Thread regarding Splunk Inc. layoffs

Corrupted BILL HUSTAD

Finally one of the most corrupted leader of Splunk leaves the company. Bill Hustad was given the partner organization two years ago and has not driven anything except promoting and supporting a channel team manipulating partner deals resulting in one of the biggest fraud in the channel history. Splunk should clean the house after he leaves. Blanca Galletero in EMEA should follow as many other corrupted channel leaders

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Post ID: @OP+1hpMoi0R

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He is now at Okta and working with Susan St. Ledger who was President of sales and customer success at Splunk.

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Post ID: @Oedl+1hpMoi0R

YES SPLUNK IS KNOWN FOR CORRUPT PRACTICES ABOUT EVERYTHING. READ BELOW:

https://www.disabledveterans.org/2022/06/13/va-whistleblower-retaliation-still-a-problem-at-highest-levels/

VA Whistleblower Retaliation A Problem At Highest Levels Report Suggests

VA whistleblower retaliation has been a problem even at the highest levels of the agency according to a recent investigation linked to technology contract procedures.

According to FedScoop, Department of Veterans Affairs (VA) Office of Accountability and Whistleblower Protection (OAWP) completed an investigation and issued a report into alleged retaliation implicating the conduct of at least one of the agency’s former Information Technology leaders.

FedScoop received an exclusive on the OAWP report that reportedly confirmed allegations of retaliation against a whistleblower by Paul Cunningham, the former VA chief information security officer (CISO).

His subordinate, IT leader Joseph Stenaka, made protected disclosures alleging wrongdoing by Cunningham in contracting procedures for software services that apparently implicated contracting practices by the CISO.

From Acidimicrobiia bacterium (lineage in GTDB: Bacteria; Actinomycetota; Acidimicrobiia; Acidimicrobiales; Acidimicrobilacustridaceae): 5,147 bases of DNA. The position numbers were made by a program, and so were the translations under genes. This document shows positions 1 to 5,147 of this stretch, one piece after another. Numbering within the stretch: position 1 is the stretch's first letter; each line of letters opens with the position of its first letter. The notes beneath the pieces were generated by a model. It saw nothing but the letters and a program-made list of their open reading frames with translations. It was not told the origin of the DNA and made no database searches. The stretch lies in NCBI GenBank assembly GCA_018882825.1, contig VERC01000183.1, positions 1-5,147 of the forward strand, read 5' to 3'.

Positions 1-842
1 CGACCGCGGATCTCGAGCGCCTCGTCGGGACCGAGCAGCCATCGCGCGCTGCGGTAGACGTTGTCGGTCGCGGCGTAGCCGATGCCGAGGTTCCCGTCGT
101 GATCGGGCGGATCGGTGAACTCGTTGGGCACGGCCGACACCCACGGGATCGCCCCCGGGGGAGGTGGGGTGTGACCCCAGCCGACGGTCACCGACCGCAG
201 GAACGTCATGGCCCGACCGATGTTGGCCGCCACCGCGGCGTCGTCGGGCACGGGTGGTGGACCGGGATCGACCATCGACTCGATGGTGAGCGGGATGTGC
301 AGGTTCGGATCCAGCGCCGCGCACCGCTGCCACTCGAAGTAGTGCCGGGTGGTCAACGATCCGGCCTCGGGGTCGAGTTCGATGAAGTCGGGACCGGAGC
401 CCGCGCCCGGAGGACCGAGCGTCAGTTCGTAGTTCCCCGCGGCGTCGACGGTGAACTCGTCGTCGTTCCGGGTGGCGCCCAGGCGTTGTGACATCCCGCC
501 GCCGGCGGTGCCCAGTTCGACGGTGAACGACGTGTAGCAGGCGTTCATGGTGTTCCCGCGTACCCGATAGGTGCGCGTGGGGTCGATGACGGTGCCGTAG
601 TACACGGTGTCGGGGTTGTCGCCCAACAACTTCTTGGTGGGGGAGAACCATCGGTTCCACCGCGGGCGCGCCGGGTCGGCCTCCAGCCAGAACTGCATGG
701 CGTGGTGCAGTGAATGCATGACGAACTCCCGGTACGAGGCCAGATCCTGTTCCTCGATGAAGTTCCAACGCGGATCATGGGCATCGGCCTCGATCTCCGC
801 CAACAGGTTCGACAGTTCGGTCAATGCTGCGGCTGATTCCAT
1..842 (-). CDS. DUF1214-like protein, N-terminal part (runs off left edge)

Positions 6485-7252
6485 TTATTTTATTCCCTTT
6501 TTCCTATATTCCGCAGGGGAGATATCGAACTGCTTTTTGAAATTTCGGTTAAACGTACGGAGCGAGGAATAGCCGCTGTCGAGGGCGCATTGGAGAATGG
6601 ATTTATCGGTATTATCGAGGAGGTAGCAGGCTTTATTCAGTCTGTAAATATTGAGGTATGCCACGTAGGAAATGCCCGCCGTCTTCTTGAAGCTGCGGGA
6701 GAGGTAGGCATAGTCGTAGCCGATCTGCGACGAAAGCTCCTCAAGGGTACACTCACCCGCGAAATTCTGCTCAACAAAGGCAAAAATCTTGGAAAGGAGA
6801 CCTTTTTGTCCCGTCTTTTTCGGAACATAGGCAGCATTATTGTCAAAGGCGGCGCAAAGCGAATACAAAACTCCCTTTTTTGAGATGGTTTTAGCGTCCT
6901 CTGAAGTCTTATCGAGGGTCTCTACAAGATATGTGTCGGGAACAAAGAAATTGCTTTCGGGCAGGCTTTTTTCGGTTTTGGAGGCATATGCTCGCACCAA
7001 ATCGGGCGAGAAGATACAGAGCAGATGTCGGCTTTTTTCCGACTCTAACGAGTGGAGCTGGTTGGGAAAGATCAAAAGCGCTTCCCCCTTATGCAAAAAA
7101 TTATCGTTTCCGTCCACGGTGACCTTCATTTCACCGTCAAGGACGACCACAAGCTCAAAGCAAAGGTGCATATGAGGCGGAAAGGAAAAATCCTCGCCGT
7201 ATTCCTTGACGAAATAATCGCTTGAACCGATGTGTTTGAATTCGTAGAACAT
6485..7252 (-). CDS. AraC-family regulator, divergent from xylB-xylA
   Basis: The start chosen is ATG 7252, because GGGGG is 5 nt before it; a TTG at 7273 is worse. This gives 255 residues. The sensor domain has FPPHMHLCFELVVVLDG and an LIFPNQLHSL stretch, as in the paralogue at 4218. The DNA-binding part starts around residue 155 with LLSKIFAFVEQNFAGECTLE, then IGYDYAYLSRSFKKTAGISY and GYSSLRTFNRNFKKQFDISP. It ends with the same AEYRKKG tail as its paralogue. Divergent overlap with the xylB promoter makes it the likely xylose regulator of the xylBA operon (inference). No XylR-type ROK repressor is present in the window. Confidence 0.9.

The FedScoop story indicated Stenaka was the victim of retaliation “after he raised concerns about contract negotiations between former CISO Paul Cunningham and software company Splunk.”

Stenaka was reportedly retaliated against twice by his boss as a result of his whistleblower communications. Cunningham gave Stenaka low performance ratings and removed him from his post as executive director for information security operations within VA OIT. It appears he was demoted to a similar role within Veterans Benefits Administration.

Not only did Stenaka get a low performance rating he did not deserve, but his supervisor removed him from his post, a personnel action that could have a career-ending effect.

Fortunately, after the OAWP report was issued, it appears Stenaka was reassigned. He is presently listed by VA as the Executive Director, Information Security Operations/Deputy Chief Information Security Officer and Chief Privacy Officer with the Department of Veterans Affairs.

Stenaka also alleged retaliation against another senior VA official at the time. The other allegations were not addressed in the report given to FedScoop.

It’s been quite a few years since VA initiated policies to eliminate whistleblower retaliation problems. Wasn’t the VA Office of Accountability and Whistleblower Protection (OAWP) supposed to fix this years ago?

The reporting suggests OAWP may still have some problems in keeping reporting confidential.

Curious in this situation would be asking what steps OAWP is taking to keep whistleblower reports confidential when the agency official responsible for cyber security is the same official being complained of likely using the same cyber systems.

Is it possible in practice to keep such communications confidential from the agency’s IT leadership?

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Post ID: @1hzr+1hpMoi0R

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